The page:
In My Words: Davidson on sticking in Majors

In My Words: Davidson on sticking in Majors

I'm taking pictures at every ballpark we've been to this season. I'm looking for anything cool about the stadium. When we visited Yankee Stadium, I went out to Monument Park and took some shots. I was up close to the monuments for Ruth, Gehrig, Mantle. It was pretty neat being out there.

One day I want to show these pictures to my kids -- hopefully I'm still playing when they could understand them -- and for some memories for me.

After all I've been through, I'm just trying to relish being in the big leagues. Last year, I was up for all of seven innings before I got hurt. You never know when that could happen again. So I'm not taking anything for granted. I'm trying to be present and in the moment every single day.

I first got called up to the big leagues with Arizona in 2013. I was 22. I had moved up through every level of the Minor Leagues, and I thought I was here to stay. It didn't work out that way.

After getting traded to the White Sox, I hit a two-year bump in the road. I really struggled. I wasn't very happy for those two years. I wanted to be in Chicago, not Charlotte.

Looking back, I'm glad I went through that. It's a good lesson for anybody to learn, especially young people. You learn the most about yourself when you're in tough spots.

I learned you have to be happy with what you have at those moments. Sometimes, you chase things that you don't necessarily need. Once I figured out what I needed personally -- and it wasn't necessarily to succeed at the game of baseball -- I got a different perspective. What's important is enjoying my life and my family, regardless if I got a hit or not that day. It took me two years to get to that mindset, and I never want to leave it.

When you surrender to things you can't control -- like hitting a line drive that gets caught by the shortstop -- it definitely takes a lot of pressure off. You start to enjoy the game like you did when you were young.

Statcast: Davidson's long homer

It was a tough road, but I started to build confidence that I was able to overcome all the obstacles. Last year, I wanted to prove to myself that I could get back to the big leagues. After I got off to a good start at Charlotte, I got the call.

In my first game, when I rounded first, my foot went numb. When J.B. Shuck hit a double, I thought I was going to fall over with each step running to third. Eventually I told Robin Ventura, "I don't know what's wrong, but I can't feel my foot." The next thing you know, they tell me my foot's broken. The next day I have surgery, and the next day I'm back home with my family in Southern California. I did all that work to get back and get called up, and then you're back to nothing.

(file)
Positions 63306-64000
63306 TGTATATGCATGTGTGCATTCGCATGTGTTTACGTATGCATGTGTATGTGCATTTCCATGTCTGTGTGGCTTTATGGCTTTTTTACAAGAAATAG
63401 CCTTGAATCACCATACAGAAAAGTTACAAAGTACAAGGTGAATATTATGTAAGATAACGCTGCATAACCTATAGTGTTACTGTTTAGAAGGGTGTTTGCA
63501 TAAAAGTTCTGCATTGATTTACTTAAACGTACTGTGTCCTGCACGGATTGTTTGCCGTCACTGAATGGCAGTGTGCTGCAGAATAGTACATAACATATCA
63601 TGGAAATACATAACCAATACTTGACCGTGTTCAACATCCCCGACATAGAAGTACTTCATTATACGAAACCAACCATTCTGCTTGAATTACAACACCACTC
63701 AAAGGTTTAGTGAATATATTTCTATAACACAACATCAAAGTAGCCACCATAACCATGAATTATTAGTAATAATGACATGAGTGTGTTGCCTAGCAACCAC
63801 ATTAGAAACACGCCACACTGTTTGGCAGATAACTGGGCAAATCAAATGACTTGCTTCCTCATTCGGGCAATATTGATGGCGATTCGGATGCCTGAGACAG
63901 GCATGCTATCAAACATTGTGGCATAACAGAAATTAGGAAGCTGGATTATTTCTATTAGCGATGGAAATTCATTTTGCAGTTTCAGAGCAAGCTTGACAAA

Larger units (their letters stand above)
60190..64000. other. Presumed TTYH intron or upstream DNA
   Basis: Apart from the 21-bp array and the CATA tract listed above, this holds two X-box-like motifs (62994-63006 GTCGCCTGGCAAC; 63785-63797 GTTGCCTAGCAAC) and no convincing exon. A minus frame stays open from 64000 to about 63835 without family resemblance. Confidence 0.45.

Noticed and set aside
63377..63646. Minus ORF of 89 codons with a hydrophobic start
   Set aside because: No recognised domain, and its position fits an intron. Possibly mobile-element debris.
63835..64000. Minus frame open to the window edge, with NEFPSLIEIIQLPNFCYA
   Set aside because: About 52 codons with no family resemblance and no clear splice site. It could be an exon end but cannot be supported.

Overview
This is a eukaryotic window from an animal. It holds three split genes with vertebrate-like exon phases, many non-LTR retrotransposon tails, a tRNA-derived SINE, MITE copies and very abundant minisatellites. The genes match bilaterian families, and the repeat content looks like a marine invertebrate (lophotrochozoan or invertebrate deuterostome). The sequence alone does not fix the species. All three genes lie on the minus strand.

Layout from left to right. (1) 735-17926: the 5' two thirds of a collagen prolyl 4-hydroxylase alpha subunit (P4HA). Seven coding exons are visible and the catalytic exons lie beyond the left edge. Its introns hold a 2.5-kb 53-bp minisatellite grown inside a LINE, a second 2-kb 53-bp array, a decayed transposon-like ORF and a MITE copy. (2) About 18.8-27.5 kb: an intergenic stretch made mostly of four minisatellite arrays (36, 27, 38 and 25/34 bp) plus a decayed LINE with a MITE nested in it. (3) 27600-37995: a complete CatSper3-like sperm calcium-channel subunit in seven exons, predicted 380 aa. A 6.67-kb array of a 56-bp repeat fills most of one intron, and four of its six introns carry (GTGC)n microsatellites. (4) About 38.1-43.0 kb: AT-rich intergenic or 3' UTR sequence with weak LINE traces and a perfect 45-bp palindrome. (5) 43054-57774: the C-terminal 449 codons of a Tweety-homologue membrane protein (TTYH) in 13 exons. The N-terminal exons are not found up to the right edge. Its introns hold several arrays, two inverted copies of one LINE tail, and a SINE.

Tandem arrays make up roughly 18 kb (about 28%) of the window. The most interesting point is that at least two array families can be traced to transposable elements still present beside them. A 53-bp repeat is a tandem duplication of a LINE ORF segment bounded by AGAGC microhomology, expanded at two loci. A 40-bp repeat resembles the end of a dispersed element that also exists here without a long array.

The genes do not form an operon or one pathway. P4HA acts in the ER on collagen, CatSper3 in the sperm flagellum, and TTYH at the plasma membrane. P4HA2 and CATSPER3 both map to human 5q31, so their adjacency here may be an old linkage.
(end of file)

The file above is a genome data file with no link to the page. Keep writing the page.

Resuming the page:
However, even with the injury, I did feel a sense of calm. It helped that my son was born a few weeks later. My wife and I were plenty busy trying to handle two kids. It got me away from thinking about the game for a little bit.

I'm sure my wife will tell you I wasn't calm at some points. I know I had some bad days. But when you hit .200 for two years in a row, you learn how to handle things better.

Now I had another challenge -- rehab the foot and get back to the big leagues again. That's what I did.

I believe I am a good enough player to play here in the big leagues. When I got off to a good start this year, it showed what I'm capable of doing. It drives you to want to do it again. But baseball players also know there are going to be games where things aren't going to go so well. That's the way the game is. You try to keep a level head, stay in the middle, not get too up or too down.

Looking back, if I have had stayed in the big leagues since 2013, I don't think I would have been as good as I am now. I'm thankful I've learned so much. I'm in the best spot mentally and physically that I've ever been baseball-wise.

I'm enjoying the moment, and I'm going to keep taking those pictures. 

As told to Ed Sherman.

This story was not subject to the approval of Major League Baseball or its clubs.